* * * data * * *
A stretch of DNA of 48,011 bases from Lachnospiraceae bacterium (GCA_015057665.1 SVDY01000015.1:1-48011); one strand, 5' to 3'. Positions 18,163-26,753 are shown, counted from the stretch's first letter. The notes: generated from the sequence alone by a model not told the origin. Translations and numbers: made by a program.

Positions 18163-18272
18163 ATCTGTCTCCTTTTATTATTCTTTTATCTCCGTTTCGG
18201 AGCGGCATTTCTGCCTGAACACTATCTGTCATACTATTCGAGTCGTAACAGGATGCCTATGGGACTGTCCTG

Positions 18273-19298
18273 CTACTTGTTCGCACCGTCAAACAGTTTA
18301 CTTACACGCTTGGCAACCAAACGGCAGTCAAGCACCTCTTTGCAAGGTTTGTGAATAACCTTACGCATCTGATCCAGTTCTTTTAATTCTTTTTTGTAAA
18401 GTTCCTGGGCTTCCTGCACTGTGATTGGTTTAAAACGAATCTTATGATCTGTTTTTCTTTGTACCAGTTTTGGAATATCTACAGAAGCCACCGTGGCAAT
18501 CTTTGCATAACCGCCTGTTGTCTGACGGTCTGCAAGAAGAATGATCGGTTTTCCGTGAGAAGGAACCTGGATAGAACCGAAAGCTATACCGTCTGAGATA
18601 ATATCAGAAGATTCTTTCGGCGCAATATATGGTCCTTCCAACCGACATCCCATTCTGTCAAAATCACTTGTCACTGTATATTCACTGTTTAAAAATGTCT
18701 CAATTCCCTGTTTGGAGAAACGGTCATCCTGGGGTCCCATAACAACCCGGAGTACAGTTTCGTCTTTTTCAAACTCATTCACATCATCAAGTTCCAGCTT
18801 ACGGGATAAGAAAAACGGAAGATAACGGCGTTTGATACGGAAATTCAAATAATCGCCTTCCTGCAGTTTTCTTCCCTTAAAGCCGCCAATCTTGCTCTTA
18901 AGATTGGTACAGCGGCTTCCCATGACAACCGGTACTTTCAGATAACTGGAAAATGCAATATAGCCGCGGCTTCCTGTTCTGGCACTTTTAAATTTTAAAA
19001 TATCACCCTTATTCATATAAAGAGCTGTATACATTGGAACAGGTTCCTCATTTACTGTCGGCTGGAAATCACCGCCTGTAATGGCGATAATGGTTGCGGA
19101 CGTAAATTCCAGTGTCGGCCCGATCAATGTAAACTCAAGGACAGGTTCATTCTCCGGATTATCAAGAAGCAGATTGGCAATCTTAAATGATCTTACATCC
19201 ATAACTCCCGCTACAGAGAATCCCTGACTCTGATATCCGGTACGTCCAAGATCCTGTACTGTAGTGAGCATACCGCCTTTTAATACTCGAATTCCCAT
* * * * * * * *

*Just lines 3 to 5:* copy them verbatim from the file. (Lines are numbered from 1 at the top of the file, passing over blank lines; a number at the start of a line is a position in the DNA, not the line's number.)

18163 ATCTGTCTCCTTTTATTATTCTTTTATCTCCGTTTCGG
18201 AGCGGCATTTCTGCCTGAACACTATCTGTCATACTATTCGAGTCGTAACAGGATGCCTATGGGACTGTCCTG

Positions 18273-19298